His unique blend of pop-art esthetics, in particular his embrace of iconic consumer brand labels and North African culture, has led more than one observer to dub him “the Moroccan Andy Warhol,” a label he refutes.
“People say that,” he says, “but it’s really a label the West has given me, because the West controls the art world. We have to fight extra hard as non-Western artists because of these labels.” Nevertheless, his spirit of mischievous reappropriation often wins out: Hajjaj designed a bar in Paris named Andy Wahloo. In Northern African Arabic dialect, wahloo translates “I have nothing,” and Hajjaj still uses Andy Wahloo as a tongue-in-cheek trademark for clothes and installations.
Today, far from having nothing, Hajjaj is a highly acclaimed contemporary artist. For curator Michket Krifa, author of “Hassan Enchanting Afropolitan,” an essay for the catalog of last year’s major Paris retrospective of Hajjaj’s work, he is “a rooted cosmopolitan.” The retrospective, Carte Blanche à Hassan Hajjaj,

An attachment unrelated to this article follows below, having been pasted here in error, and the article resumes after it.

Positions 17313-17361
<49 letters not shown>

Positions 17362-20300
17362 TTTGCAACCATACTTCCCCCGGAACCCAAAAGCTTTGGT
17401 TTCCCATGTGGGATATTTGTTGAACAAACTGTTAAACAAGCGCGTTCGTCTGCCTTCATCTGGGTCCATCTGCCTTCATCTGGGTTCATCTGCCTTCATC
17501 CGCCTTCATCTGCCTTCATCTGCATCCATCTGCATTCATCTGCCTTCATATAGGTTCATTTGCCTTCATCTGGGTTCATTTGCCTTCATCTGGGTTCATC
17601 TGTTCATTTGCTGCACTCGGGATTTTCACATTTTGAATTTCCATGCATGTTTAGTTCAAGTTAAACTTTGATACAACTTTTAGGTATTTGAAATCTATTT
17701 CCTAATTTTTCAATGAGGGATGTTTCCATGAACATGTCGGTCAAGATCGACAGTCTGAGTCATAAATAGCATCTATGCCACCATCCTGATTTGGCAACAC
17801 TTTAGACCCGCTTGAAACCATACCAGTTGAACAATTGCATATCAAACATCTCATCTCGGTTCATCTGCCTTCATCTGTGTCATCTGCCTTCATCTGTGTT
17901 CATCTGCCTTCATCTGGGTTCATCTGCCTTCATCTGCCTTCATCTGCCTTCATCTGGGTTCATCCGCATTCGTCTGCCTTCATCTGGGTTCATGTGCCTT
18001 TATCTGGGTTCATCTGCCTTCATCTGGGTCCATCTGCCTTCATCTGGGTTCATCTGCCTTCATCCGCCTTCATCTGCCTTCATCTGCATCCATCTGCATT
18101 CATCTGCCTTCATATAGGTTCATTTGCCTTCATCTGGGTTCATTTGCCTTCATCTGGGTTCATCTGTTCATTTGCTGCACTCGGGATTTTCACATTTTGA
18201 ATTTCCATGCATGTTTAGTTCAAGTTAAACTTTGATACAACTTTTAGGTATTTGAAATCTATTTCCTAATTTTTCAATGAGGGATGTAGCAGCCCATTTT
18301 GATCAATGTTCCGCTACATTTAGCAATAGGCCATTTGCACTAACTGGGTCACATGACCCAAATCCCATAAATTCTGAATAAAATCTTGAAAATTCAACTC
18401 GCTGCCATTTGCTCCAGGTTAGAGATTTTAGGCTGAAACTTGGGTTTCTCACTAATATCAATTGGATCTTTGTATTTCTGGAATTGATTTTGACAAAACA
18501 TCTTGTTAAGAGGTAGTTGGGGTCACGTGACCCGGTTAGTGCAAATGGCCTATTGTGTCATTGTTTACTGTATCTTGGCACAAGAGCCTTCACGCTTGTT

really did give Hajjaj free rein to transform the entire premises of the prestigious Maison Européenne de la Photographie
) into his own “house” or “Maison Marocaine de la Photographie.” The show became a celebration of his technicolored take on pop art, an instant cultural bridge between the upbeat rhythms of contemporary Moroccan street life and counterparts in cities including not only London, but also Lagos, Johannesburg and New York.
On display were Hajjaj’s most important photographic series, video works and sculptural installations, including Dakka Marrakshia
; Kesh Angels
; Gnawa Riders
; Hand-painted Portraits
, The Arab Issue
; Graffix from the Souk
, and My Rockstars
Even the MEP